The 7-year closing date, also enacted in 1968, was intended to provide disability protection for widow(er)s until they have a reasonable opportunity after the worker's death to become insured for disability benefits on their own earnings record. However, now, a worker disabled after age 50 may need more than 7 years of work--up to 10 years depending on his/her age--in order to be fully insured. Thus, the current provision leaves gaps in the protection of some widow(er)s, because the 7-year period may not afford all of them adequate opportunity to qualify for disability benefits based on their own work records.
This is only one example. There are other similar changes that could be made. We would be glad to work with the Committee as you consider these kinds of proposals that would improve the protection afforded under Social Security to women.
Another issue I would like to discuss concerns providing the public with information about Social Security. One of our basic responsibilities to the public is to help Americans understand the value of the Social Security program and its importance to them and their families. I pledge to you that I will continue to improve the quality of the information we provide. The Social Security Statement is the most significant vehicle we have to increase the public's understanding of the basic features of Social Security and to enable Americans to prepare for their long-term financial security.
As you know, the Statement provides estimates of Social Security retirement, disability, and survivors' benefits that workers and their families could be eligible to receive now and in the future. The Statement also provides information about Social Security's future, pointing out that changes will be needed.
Communicating complicated technical information in a way that is understandable to a diverse public can be difficult, but SSA has worked diligently to ensure that the message in our Social Security Statement is clear.
I realize there is great interest in the Statement. During the confirmation process, I was asked by Members from both sides of the aisle about my plans to improve the Statement. I consistently emphasized my intention to ensure that the Statement would continue to be a factual document serving as a valuable tool for Americans to plan their retirement.
So let me today reiterate my commitment to ensure that the Statement remains a factual document that informs workers about how the program operates and how it is funded. This is important information that the public needs to have from its government. However, I want to be sure that it not unduly alarm those nearing retirement. I am reviewing the current statement and expect to make some revisions in its content.
Although reasonable people can disagree about how best to restore Social Security to a path of long-term solvency, I believe there is clear agreement that the benefits of current beneficiaries are to be preserved and protected. Indeed, President Bush outlined as his very first principle for reform that "Modernization must not change Social Security benefits for retirees and near retirees." As the debate continues about ways to best put Social Security on sound financial footing, it is important to assure today's Social Security beneficiaries that they are not going to be adversely affected by reform proposals that Congress may ultimately enact into law.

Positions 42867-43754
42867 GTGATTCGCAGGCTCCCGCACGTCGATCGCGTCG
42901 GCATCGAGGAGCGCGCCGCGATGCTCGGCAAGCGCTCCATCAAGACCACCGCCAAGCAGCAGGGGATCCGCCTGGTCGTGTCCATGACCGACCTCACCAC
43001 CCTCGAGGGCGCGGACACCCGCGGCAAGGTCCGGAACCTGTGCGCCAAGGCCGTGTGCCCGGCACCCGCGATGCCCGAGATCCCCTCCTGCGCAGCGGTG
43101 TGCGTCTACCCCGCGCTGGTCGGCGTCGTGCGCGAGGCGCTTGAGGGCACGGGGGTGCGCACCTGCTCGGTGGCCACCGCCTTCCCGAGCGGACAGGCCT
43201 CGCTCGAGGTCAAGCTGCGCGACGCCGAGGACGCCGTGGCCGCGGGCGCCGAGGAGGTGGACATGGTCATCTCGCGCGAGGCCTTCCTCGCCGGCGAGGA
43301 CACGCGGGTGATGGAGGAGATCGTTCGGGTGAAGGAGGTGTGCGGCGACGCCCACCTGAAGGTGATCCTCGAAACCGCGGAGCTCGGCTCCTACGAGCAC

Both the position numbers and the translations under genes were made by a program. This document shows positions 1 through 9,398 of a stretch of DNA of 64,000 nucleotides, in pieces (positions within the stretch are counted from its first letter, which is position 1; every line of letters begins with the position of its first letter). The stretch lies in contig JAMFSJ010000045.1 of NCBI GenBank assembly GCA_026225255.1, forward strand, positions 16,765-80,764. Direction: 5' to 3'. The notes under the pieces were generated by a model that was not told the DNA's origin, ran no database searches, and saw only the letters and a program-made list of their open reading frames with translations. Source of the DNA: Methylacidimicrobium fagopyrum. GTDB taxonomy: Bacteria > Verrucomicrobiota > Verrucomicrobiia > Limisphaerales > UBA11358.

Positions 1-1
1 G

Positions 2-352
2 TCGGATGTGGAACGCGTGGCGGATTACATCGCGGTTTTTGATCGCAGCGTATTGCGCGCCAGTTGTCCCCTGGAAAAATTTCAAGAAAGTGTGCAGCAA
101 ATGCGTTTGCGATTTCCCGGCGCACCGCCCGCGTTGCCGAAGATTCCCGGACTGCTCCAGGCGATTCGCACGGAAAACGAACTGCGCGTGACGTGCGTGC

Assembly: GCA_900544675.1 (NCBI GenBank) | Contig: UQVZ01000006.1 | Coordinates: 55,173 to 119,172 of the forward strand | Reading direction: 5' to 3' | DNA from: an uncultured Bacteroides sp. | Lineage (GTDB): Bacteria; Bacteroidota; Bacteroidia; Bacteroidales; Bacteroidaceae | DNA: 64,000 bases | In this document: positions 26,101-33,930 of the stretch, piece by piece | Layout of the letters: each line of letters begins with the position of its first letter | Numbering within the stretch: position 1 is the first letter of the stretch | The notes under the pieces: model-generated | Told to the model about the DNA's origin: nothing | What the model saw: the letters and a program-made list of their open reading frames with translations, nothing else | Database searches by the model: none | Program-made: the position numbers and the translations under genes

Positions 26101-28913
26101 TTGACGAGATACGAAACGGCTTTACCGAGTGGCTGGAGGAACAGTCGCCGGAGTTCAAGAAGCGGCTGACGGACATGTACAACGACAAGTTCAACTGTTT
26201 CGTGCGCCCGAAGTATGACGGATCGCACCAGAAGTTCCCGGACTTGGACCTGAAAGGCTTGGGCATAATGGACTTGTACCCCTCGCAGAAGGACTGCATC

I understand the motivation on the part of many Members of Congress to provide a written reassurance to current Social Security beneficiaries that they will continue to receive their full benefits. However, I would not be doing my job if I did not raise some concerns regarding this matter.
For example, would such a written reassurance be legally binding on future Congresses? And would it require the government to use general revenue transfers to pay future Social Security benefits when the trust funds become exhausted if no changes are made? Also, I am concerned about the possible unintended consequence of creating undue alarm among those nearing retirement who do not receive such a written notice.
Further, as administrator of Social Security, I should point out that sending out these notices to 46 million beneficiaries would increase administrative costs by millions of dollars, using valuable administrative funds that could be used in other ways. For example, each million dollars spent for this purpose could be used instead to process claims, work redeterminations, or deal with inquiries. Also, prior experience has shown that sending out notices generates increased workloads for our field offices and our toll-free number-and our field staff is already struggling to deal with the current workloads and still maintain a high level of service.
I know that there are various approaches that are being considered to assure individuals and families currently receiving benefits that they will receive all benefits due under current law, including accurate cost of living increases. Whatever decision Congress makes on this matter, Social Security stands ready to work with you to get the task accomplished.
Mr. Chairman and Members of the Subcommittee, thank you again for inviting me to testify. I will be happy to answer any questions you may have.